Lies Beneath by Anne Greenwood Brown

Lies Beneath Cover by Anne Greenwood BrownI have been looking forward to reading Lies Beneath by Anne Greenwood Brown for some time now. I love mermaid stories and I was especially intrigued by the idea of merpeople in Lake Superior (being from Michigan and all). Overall the story was fun, a very fast read, and I would definitely recommend it to young adult readers. I didn’t feel that it had as much cross-over appeal into the adult reader market as, say, The Hunger Games or Daughter of the Forest (a couple of my favorite YA novels).

The parts of the story that were specifically about the merpeople, how they transformed, how they began to dry out and yearned for the water after a certain period of time, as well as how and why they needed to absorb human’s energy, were fascinating. I enjoyed Calder and Lily as the main characters and found their interactions to be appropriate for their age but not one-hundred percent engaging for me. I had a hard time with the fact that the merpeople could communicate telepathically under the water, but not out of the water. Once I finished the book I realized it was a necessary and deliberate choice to make all of the pieces work at the end, but every time it happened during the story it threw me off.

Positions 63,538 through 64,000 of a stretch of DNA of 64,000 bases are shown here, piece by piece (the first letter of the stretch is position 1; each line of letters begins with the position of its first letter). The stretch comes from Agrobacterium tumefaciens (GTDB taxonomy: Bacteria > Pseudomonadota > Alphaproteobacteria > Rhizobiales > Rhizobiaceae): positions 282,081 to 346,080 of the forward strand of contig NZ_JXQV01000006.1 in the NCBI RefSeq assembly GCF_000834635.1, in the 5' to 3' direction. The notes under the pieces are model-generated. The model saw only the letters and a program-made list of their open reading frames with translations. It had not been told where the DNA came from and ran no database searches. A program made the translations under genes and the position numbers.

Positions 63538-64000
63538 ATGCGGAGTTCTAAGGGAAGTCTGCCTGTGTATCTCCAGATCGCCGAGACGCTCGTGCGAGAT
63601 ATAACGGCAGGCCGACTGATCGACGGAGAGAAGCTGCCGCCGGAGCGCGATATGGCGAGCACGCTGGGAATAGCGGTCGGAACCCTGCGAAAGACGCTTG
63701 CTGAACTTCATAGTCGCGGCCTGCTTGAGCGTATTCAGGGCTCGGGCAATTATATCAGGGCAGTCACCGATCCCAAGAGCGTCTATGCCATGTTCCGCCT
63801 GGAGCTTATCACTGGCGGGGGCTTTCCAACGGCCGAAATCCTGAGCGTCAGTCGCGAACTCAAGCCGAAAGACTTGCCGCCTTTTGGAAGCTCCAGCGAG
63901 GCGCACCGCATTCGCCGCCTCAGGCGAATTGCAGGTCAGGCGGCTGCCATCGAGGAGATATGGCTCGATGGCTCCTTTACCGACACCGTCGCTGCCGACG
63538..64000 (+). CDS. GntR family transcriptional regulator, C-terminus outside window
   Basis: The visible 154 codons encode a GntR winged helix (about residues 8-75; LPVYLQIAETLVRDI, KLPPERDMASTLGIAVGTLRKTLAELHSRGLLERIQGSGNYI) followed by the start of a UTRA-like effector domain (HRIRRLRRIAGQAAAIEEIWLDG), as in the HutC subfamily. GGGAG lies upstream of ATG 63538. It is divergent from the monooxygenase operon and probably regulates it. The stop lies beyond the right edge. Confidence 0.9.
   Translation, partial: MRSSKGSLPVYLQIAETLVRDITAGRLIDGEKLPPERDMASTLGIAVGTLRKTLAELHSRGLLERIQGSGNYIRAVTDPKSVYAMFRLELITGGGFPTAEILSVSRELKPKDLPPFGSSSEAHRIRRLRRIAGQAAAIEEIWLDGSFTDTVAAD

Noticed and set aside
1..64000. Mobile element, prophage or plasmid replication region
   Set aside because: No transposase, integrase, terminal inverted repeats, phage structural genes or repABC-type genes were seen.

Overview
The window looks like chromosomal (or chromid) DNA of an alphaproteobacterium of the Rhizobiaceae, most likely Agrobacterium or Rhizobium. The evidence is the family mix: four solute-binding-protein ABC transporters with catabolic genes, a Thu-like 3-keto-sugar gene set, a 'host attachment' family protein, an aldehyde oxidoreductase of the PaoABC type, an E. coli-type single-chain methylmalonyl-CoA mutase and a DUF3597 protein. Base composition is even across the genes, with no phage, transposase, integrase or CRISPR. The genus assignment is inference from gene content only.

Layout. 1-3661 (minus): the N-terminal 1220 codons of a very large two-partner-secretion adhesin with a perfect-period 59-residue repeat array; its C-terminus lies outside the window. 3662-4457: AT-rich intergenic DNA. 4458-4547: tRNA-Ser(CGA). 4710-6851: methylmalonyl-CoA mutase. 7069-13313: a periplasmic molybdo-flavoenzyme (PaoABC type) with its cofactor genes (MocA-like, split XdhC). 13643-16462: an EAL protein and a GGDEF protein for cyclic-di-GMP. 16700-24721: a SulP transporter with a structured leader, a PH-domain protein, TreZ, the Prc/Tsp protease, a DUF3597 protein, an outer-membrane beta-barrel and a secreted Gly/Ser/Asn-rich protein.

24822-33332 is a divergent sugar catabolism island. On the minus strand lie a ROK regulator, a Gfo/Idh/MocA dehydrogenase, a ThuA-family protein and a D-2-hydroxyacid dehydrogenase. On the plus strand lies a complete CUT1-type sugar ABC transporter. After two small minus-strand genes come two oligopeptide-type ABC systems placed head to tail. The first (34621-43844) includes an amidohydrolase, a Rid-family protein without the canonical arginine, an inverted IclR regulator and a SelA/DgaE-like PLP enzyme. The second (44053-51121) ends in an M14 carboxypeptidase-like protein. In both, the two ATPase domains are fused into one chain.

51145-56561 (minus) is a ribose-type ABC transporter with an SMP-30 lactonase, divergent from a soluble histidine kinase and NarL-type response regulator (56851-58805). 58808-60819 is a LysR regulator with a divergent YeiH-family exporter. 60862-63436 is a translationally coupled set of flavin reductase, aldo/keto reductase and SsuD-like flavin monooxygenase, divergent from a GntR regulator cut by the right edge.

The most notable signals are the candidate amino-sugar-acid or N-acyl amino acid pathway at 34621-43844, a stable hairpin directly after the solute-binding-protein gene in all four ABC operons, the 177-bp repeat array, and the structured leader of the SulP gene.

Lies Beneath is well written and entertaining. There were some interesting twists and details revealed at the end that kept the pages turning.  Again, I definitely recommend it for the YA crowd (which is the market it’s written for) but not as much for adult readers.

This entry was posted in What I'm Reading and tagged , . Bookmark the permalink.

2 Responses to Lies Beneath by Anne Greenwood Brown

  1. ddfalvo says:

    This sounds like a fun book! I always enjoy it when an author sets out to establish reasons for how and why a mythological creature exists. As a side, I think I would have chosen to the same speech limitations as well, but presented it differently. The problem seems to be using the concept of telepathy to help the reader understand how speech works among merpeeps. It sounds like the author probably should have named that skill something else, and clearly defined the water as a conduit for how they communicate, so that speech on land would not work the same.

    • Nicole says:

      That’s a great solution, D.D., and one I could totally accept. It was a fun book and well written, I hope the series does well for her!

I would love to hear from you!